Saturday, May 22, 2010
'Robin Hood': This One's Ridley Scott's
There has been some grumbling among reviewers and Robin Hood devotees that Ridley Scott's new treatment (with Russell Crowe and Kate Blanchett as Robin and Marian) is dark, unfamiliar and not in the tradition of Erroll Flynn and many who followed.
I saw it tonight and will begin by suggesting you view it on the biggest screen you can find. It's a spectacle and it needs room to breathe.
Fact is that there is no one Robin Hood in the legends, stories and books that preceded the mid-20th Century movies about him. He is a series of men with a variety of names (the Earl of Huntington, Robin of Locksley, Robin Fitzooth, et. al.) and many adventures. Robin Hood showed up--if only briefly--in Sir Thomas Malory's Le Morte d'Arthur (The Death of Arthur, the legend of King Arthur) and was the subject of eight rhymes in the 15th Century. He was from the village of Locksley (or Loxley) in the county of Yorkshire or Notinghamshire. He evolved into a full-blown character with many faces (including that of a forest pixie) over time and was in full flower by the time Errol Flynn put on the green cap and pulled back the bow string in 1938 (poster right).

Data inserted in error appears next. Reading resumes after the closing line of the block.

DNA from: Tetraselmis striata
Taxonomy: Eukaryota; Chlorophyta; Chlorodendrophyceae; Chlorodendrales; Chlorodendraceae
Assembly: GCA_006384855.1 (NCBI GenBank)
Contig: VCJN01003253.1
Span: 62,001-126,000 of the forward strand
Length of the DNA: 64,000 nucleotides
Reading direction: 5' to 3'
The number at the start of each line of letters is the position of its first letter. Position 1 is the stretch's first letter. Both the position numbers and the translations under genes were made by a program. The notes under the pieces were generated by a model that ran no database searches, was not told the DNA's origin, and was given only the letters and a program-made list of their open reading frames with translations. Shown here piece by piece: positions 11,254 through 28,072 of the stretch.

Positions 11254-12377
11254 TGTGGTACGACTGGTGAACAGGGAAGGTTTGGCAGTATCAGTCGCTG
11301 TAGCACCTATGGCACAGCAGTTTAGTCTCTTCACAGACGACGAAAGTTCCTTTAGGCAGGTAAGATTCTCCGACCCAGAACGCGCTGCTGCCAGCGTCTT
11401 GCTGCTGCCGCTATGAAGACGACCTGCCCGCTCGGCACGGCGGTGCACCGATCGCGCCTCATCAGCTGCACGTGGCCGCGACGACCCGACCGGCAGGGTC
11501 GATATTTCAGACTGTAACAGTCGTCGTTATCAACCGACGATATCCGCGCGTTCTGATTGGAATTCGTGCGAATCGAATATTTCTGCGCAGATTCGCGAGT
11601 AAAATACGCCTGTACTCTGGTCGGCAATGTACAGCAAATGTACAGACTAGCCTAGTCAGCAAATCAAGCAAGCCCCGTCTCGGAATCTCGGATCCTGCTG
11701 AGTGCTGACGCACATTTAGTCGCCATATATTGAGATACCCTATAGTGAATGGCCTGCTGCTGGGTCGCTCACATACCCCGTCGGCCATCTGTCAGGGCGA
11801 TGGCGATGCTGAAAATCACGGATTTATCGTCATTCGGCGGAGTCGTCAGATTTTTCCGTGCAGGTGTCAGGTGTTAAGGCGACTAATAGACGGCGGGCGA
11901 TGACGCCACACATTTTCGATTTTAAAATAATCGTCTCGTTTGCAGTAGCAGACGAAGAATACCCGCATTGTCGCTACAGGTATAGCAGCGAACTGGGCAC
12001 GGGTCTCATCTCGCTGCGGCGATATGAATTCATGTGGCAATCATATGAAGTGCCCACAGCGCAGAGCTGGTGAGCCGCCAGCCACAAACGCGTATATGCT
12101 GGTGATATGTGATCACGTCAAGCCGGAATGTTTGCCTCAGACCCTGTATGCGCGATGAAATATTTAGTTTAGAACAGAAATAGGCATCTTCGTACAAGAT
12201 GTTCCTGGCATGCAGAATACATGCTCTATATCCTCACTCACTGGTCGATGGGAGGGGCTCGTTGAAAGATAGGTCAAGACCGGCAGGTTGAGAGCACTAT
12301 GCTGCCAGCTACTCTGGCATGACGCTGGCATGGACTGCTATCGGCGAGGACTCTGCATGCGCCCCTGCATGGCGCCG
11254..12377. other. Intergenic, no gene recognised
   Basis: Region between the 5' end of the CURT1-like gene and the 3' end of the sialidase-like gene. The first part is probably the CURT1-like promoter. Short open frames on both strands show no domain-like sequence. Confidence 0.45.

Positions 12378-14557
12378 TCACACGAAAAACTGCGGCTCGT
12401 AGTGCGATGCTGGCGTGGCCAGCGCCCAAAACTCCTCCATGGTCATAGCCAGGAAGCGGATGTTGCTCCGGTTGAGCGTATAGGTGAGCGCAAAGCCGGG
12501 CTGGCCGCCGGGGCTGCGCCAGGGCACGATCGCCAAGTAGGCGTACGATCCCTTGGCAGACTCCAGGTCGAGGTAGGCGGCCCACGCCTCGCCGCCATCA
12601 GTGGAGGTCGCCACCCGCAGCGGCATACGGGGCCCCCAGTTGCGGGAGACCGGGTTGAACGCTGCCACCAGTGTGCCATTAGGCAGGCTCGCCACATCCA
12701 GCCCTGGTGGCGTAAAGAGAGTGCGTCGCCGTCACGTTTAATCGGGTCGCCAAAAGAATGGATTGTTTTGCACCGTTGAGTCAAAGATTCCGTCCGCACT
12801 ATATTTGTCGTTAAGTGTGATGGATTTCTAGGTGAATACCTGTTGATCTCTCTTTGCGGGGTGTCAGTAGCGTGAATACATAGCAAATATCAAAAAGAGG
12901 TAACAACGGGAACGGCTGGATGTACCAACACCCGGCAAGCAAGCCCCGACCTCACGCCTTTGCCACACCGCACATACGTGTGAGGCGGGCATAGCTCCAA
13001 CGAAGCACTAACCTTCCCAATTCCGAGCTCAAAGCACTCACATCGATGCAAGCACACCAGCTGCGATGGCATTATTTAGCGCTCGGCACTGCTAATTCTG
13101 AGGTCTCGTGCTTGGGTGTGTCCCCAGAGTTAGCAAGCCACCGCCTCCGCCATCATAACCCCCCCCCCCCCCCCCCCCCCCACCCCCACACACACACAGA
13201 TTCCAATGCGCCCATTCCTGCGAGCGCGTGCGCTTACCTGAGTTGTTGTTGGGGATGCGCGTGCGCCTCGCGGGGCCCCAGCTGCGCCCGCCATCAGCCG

Ridley Scott's telling of "Robin Hood" is set in the "late 12th Century," according to its lead-in, and time frames seem all over the place and as confused as anything else about the Robin Hood legend. The Magna Carta was signed in 1215 and could have resulted--in theory--from this specific story, but then we have a King Richard the Lionheart (who spoke little English and was rarely in England) being killed in France and never returning the conquering hero, as we are accustomed to seeing, as well. And in this telling, there's nothing particularly heroic about Richard. He is--and probably was--a brutal, ambitious, murdering expansionist with little thought of the country he ostensibly ruled.
Scott's version gets little use from the Sheriff of Notingham, but plays well with some of the usual characters: Will Scarlett, Friar Tuck and John Little (Little John), all of whom have bad teeth. In fact, general hygiene in this version is lacking to a significant degree and if you're looking for Olivia de Havilland or Audrey Hepburn swishing around as Marian, forget it. She's as tough and dirty as anybody else in the movie.
I liked it, frankly, at least partly because it was fresh (if a bit smelly) and because the story was not a tired retelling. Thing about legends is that they can be told to suit the teller and this one is very much Ridley Scott's version.